The student news site of Guilford College

The Guilfordian

The student news site of Guilford College

The Guilfordian

The student news site of Guilford College

The Guilfordian

Exploring the relationship between Public Safety and students

The line that people draw between safety and freedom is blurry, especially for students on a college campus. Living away from home for the first time and experiencing new freedom makes judging what is and isn’t safe difficult in some situations and circumstances. Knowing who to contact when faced with danger may not register instantly, at which point it becomes necessary to have an organized unit on campus who can both enforce and protect.

Enter Guilford College’s Department of Public Safety. These men and women are here to ensure the safety of everyone on campus.

But with 13 Public Safety officers on staff — only two or three of whom are on duty at a any given time — it becomes difficult to patrol the more than 300 acres of campus. Often, the safety of the students rests with individual students acting responsibly and notifying Public Safety when a student needs assistance. Dean of Students Aaron Fetrow is most concerned about the open boundary of campus.

“What really scares me are individuals we don’t know who are on campus, folks who are not part of our community,” Fetrow said. “If you’re out there, be together and report things.”

Ensuring that a cooperative relationship exists between the students and Public Safety poses something of a problem. Not only does it need to be clear that students should contact Public Safety when they need to, but students must also understand that Public Safety officers have a duty to enforce school policies.

“I think that the majority of Public Safety’s work is based on protection, and any incriminating feelings that students are having are the direct result of administrative policies,” said sophomore Markus MacNamara.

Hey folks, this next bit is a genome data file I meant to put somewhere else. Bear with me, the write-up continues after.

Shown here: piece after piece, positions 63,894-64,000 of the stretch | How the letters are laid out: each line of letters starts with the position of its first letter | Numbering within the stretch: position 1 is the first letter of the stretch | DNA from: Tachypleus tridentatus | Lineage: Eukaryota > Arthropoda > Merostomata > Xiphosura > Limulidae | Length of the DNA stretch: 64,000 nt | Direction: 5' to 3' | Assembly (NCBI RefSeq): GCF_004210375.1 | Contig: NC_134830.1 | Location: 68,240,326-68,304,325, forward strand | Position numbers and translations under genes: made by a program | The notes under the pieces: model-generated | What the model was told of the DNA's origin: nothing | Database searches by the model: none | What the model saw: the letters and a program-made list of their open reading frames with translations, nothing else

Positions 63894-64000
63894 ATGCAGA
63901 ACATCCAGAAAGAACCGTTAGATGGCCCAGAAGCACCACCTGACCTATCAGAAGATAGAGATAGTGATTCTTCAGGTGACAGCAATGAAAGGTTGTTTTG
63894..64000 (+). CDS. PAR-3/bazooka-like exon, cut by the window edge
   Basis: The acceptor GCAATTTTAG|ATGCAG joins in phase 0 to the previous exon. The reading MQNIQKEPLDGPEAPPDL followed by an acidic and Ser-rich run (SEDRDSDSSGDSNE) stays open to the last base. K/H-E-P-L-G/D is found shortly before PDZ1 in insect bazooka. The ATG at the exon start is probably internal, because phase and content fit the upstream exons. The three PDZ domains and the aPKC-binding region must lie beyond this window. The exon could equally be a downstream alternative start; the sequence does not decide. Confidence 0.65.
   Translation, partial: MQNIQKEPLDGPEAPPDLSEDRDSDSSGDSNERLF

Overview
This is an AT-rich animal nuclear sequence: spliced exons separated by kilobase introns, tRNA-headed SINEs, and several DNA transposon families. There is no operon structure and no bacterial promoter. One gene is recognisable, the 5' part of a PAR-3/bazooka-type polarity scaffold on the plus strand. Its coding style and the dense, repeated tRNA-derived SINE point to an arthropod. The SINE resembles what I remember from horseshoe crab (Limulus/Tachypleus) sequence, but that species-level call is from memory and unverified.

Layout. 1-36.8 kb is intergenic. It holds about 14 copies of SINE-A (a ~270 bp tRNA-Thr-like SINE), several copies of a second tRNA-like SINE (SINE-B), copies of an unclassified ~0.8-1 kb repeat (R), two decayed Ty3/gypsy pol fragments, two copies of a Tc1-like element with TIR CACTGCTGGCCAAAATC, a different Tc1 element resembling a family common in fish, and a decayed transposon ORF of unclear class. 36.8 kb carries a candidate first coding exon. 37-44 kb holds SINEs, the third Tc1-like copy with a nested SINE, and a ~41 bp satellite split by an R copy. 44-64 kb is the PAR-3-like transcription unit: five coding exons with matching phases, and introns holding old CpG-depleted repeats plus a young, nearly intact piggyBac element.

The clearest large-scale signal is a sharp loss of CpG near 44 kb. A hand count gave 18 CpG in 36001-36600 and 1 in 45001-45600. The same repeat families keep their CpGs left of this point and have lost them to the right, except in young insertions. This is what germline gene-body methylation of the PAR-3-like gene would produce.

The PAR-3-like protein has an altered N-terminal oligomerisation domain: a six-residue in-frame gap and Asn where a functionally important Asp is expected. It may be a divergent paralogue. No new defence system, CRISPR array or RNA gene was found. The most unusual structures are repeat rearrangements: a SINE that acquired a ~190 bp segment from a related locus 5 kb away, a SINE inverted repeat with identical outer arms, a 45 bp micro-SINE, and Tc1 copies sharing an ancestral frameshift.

Many students may agree with MacNamara on this point, and yet Public Safety is still often cast in a negative light because part of their duty includes documenting students for violating college policies.

“Public Safety does a good job of being present on campus, but at the same time they can come off as judgmental and thus carry stereotypes with them, as we all tend to do,” said junior Neisha Washington, resident advisor in the North Apartments. “Public Safety should reach out to the students more. They should seek to have a stronger relationship with residents.”

Forging a strong relationship requires a communication between students and Public Safety officers, which does not currently exist. Director of Public Safety Ron Stowe emphasized the importance of communication in creating a relationship between the Public Safety officers and students.

“Safety on campus is a community issue, and we’re all responsible for that,” said Stowe.

Part of keeping Guilford’s campus safe involves the student body participating actively by making sure that they practice safe behavior. There is no “Big Brother” entity keeping a watch on the community, and the responsibility of keeping the campus safe lies on the shoulders of a relationship between Public Safety and the faculty, the staff, and the students of Guilford.

The intimidation factor by Public Safety officers is not surprising, and for new students the seemingly ever-present red golf carts might induce fear. Sophomore and Binford RA Faris El-Ali discussed his perspective of Public Safety officers on campus.

“I feel like people need to recognize that they’re here to help you, not to prosecute you,” El-Ali said.

Students must be willing to cooperate with Public Safety officers in order to keep campus safe. As a recent graduate and current employee at Guilford, Binford Hall Director Justin Shreve ‘10 has worked closely behind the scenes with students and campus safety.

“When I was a student here, I always felt protected, and now moving into the Hall Director role I see the regulations and I see that people do really care about safety,” Shreve said. “We need a cooperative relationship between students and staff.”

Shreve is not alone in believing that, in order for the system in place to be effective, interaction between the two entities must be present, but communication will not solve all of the safety issues at Guilford. Students need to be aware of themselves, their friends, and their actions.

“My perspective on this is simple, and that is I would love to guarantee that I could protect everyone,” Fetrow said. “The best thing we can do is be cautious.”

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